Foy comes to Shift from Enjoy Technologies, where he was head of operations. He was previously director of operations for Kindle, Fire, Echo and Amazon Devices working out of Amazon's Lab 126 in Sunnyvale.

Shift is counting on Foy's expertise to grow the business and leverage the technology platform, all while maintaining or improving the customer experience. In short, using technology to make it easier for the customer to buy or sell a car without making the process overly cumbersome or intimidating because of the technology.

"One of the things that Bezos (Jeff Bezos, Amazon CEO) used to say all the time when we were building Kindle was the technology should disappear, you should not get in the way of the experience of reading a book," Foy said. "And it feels the like the same here; we don't want this to be a technology-heavy process for the buyer, we want to stay as frictionless as possible so that we can attract more and more people onto the the site rather than going to traditional dealerships and giving them a much better experience. So it's really about removing friction from the product."

New funds

Shift announced in September that it had raised more than $140 million in equity and debt in a Series D round. The round, which consisted of about $70 million in debt and $71 million in equity, was led by automotive retailer Lithia Motors. Bryan DeBoer, CEO and president of Lithia, joined Shift's board of directors.

An additional $40 million in equity has since come in, bringing the total raise of the Series D round to $180 million. This new capital brings Shift's total financing of equity and debt to more than $300 million.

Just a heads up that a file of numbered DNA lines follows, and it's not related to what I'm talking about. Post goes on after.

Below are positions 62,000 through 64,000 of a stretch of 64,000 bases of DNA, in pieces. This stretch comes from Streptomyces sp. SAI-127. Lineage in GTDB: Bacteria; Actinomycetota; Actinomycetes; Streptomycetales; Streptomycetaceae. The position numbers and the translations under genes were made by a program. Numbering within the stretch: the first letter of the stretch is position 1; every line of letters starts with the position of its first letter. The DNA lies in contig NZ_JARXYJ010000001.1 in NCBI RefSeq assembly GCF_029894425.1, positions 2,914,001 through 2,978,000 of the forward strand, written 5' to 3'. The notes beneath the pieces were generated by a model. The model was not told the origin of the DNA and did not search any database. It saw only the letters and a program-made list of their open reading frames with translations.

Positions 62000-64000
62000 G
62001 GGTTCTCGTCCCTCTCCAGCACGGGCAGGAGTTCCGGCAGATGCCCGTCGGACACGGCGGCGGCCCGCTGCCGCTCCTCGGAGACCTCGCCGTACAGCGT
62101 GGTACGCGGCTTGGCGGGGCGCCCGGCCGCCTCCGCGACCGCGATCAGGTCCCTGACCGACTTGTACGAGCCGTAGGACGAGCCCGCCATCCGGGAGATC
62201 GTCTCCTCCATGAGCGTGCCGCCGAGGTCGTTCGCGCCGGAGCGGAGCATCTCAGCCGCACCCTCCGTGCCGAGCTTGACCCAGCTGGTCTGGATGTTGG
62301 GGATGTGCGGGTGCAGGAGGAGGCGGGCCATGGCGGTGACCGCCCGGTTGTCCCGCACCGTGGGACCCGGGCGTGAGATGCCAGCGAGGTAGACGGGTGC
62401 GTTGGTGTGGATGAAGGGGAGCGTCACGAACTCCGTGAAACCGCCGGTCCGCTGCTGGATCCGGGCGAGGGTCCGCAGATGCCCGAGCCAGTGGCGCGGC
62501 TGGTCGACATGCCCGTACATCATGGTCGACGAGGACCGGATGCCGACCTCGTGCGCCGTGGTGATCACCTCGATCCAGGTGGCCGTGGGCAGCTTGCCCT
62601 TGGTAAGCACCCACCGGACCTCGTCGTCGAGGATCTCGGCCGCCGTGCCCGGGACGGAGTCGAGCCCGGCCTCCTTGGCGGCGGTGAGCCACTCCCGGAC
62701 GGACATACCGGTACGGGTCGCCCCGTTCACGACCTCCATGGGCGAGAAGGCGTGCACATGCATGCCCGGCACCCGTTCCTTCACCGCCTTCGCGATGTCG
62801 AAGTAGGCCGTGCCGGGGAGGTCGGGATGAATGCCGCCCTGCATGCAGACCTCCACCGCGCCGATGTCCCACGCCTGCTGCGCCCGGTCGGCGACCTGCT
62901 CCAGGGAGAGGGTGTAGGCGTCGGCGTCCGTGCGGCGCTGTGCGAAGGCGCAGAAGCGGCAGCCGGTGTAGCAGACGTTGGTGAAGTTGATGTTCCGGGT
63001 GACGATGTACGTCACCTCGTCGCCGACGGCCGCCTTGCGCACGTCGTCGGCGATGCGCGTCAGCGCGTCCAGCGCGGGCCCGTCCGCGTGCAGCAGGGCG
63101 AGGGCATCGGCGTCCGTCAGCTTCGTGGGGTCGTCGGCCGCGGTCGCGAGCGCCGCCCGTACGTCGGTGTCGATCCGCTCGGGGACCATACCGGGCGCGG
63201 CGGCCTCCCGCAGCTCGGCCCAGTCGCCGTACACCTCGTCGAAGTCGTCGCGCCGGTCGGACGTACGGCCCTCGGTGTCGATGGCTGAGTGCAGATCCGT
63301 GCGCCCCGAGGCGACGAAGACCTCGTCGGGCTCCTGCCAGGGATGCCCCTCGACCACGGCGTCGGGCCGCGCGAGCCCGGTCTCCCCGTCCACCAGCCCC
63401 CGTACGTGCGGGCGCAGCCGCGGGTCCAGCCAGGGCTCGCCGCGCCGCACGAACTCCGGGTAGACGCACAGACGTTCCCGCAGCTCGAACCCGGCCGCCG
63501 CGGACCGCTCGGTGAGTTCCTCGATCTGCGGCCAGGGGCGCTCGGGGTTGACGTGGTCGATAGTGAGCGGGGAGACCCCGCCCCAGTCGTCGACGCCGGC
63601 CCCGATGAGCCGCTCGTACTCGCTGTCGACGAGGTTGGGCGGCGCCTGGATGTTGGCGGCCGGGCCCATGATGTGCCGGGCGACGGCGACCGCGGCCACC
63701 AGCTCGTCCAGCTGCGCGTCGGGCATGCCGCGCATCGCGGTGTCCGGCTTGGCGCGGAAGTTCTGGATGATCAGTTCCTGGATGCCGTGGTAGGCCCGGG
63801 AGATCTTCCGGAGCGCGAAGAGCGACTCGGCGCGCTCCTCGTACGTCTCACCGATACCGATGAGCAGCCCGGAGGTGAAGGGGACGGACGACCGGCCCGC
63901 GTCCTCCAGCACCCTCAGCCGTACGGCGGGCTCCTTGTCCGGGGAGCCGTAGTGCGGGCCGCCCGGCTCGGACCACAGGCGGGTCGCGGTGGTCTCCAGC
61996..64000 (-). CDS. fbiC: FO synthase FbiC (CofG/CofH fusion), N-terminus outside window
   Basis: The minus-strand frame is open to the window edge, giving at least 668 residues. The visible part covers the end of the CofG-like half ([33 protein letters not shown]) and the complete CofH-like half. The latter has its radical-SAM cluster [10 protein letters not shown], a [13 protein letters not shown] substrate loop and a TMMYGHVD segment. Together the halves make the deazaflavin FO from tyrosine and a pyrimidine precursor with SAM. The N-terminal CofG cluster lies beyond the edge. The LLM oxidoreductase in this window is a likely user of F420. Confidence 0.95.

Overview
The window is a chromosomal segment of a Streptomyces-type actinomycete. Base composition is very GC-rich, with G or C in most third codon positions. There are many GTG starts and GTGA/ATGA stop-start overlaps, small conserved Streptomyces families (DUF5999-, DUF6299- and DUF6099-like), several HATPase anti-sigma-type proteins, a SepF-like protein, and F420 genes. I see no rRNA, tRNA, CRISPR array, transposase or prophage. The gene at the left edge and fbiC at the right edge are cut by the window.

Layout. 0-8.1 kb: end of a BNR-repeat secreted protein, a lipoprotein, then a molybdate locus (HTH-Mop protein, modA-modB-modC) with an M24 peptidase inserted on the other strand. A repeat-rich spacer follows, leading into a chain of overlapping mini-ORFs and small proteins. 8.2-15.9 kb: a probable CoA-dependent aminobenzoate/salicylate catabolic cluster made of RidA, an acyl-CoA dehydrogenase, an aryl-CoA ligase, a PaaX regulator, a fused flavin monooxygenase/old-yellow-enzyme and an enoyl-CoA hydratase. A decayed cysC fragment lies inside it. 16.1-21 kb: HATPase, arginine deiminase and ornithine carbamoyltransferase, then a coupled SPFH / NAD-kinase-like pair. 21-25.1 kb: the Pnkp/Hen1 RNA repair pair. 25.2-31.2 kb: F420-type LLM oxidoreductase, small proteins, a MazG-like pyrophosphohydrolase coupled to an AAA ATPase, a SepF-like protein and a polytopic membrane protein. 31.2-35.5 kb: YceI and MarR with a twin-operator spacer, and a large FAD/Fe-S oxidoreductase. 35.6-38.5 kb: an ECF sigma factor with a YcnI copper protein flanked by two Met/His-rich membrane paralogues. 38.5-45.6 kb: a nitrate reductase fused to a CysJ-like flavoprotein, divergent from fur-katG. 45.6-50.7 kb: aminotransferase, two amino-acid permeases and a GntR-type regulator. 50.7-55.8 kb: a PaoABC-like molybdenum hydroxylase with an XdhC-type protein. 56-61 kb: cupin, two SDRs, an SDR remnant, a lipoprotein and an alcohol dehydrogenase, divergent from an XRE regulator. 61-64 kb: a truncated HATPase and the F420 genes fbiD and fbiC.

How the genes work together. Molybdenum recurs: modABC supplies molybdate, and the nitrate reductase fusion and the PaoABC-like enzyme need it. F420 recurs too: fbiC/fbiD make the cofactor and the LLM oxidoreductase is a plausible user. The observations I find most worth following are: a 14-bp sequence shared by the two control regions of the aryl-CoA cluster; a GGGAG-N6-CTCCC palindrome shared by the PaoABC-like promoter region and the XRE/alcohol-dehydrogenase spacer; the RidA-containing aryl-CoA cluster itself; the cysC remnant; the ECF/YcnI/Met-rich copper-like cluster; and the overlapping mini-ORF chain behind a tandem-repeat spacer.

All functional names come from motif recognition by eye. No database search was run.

All of the new capital came from new investors, primarily large institutional investors, according to Shift.

Shift has already put some of that capital to work. The company said back in September it planned to invest in its technology platform and scale its engineering staff from 35 to more than 80 people by the end of 2019. As of early April, Shift employed 54 engineers. Another nine (all new graduate hires) will start over the summer.The company employs 450 people.

Start-up company designed to give farmers data, choices - Wisconsin State Farmer

Posted: 09 Apr 2019 08:36 PM PDT

How much money could farmers save on their inputs if they could share boatloads of information among themselves and take advantage of all that shared knowledge to inform their decisions?

A new startup, called the Farmers Business Network, was created on that idea—farmers getting transparent pricing and better information when it comes to making their decisions on seed selection, chemical purchases and other inputs.

Originally, a small group of farmers put together the idea for this network and two entrepreneurs brought it to life.

"The Farmers Business Network creates a future for farmers that is independent, data driven, transparent and fair with real competition for their business. It all boils down to more profits for independent family farms," state's the company's web page. (www.fbn.com)